When Breath Becomes Air
By Paul Kalanithi
Paul Kalanithi was 36 and working as a neurosurgical resident when he was diagnosed with an inoperable lung cancer. This book outlines how his awareness as a doctor altered his experiences as a patient.
When Breath Becomes Air is one of those books that will stay with me long after I have finished reading it.
Paul Kalanithi was 36 when he was diagnosed with an inoperable lung cancer. In When Breath Becomes Air he explains in detail his experience of this as someone who was fully aware of the symptoms and psychological things that he was likely to face.
Paul Kalanithi was working as a neurosurgical resident when he discovered that he had cancer. He was unable to switch off from his position as a doctor and merely be a patient. At times this was a blessing and enabled him to make informed decisions but at other times this was more of a curse than a blessing.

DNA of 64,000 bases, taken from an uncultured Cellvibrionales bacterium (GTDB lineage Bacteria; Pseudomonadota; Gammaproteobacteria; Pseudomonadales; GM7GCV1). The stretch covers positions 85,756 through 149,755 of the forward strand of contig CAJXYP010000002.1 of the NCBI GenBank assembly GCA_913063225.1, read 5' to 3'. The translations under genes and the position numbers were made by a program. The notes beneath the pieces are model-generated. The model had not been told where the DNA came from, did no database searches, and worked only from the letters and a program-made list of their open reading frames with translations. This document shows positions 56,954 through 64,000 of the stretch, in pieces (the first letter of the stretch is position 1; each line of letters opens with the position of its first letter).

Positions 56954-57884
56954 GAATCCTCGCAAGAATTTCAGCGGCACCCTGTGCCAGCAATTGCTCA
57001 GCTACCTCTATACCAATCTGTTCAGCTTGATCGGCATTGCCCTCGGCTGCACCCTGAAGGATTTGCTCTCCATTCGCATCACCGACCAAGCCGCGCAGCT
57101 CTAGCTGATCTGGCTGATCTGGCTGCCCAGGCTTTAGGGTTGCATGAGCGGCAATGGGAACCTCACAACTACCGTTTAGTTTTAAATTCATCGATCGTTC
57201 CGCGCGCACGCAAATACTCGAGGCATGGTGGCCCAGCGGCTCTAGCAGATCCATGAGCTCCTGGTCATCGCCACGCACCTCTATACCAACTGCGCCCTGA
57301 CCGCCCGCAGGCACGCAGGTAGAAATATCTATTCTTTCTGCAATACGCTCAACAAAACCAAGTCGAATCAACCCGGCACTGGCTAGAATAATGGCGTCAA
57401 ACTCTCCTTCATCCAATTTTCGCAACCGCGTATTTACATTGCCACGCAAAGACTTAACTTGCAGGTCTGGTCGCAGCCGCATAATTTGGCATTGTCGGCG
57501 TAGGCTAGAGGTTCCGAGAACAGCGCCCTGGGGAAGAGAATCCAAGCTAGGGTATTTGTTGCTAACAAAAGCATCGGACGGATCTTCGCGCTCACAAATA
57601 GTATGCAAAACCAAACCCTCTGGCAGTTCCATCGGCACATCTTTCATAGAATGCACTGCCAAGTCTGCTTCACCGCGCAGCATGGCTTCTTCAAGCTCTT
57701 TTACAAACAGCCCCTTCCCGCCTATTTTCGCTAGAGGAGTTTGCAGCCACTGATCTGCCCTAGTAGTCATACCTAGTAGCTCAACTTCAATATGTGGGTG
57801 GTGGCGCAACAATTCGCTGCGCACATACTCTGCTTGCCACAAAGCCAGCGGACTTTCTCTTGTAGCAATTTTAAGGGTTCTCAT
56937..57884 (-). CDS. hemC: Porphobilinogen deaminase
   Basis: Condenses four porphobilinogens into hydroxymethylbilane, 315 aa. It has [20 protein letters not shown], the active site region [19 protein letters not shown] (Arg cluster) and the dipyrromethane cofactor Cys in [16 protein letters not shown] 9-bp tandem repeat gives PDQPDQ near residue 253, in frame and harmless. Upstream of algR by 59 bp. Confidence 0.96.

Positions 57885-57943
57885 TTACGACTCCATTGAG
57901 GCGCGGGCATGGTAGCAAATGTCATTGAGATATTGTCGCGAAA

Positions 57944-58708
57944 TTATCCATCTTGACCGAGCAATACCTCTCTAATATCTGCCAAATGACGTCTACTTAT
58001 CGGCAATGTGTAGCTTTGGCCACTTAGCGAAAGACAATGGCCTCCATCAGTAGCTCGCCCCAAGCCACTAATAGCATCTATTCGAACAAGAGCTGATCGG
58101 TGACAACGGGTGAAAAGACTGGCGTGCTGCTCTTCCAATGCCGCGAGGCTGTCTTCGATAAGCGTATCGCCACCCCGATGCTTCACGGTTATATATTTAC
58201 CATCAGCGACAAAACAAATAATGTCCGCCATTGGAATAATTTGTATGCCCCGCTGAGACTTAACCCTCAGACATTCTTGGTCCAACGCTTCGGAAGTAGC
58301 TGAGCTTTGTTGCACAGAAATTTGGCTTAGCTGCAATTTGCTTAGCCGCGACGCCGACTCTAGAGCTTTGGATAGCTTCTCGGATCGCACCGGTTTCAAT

His interest in literature is reflected in the beautiful and eloquent way the book is written. Whilst at college he chose attend classes in both neuroscience and English literature. He felt certain books spoke to him and his views on life. He was primarily concerned with questions on where biology, morality, literature, and philosophy interact. He found these answers working with patients, answers which aided him once he got his diagnosis.
One of the most touching moments in the book for me was when he held his daughter for the first time.
This was book was incredibly moving. At some points it just made me well up, at others I had tears streaming down my cheeks. However, I wouldn’t saw that this is a sad book as such. There is something in the way he wrote that makes it uplifting as well.
If you only read one book this month make it this one.
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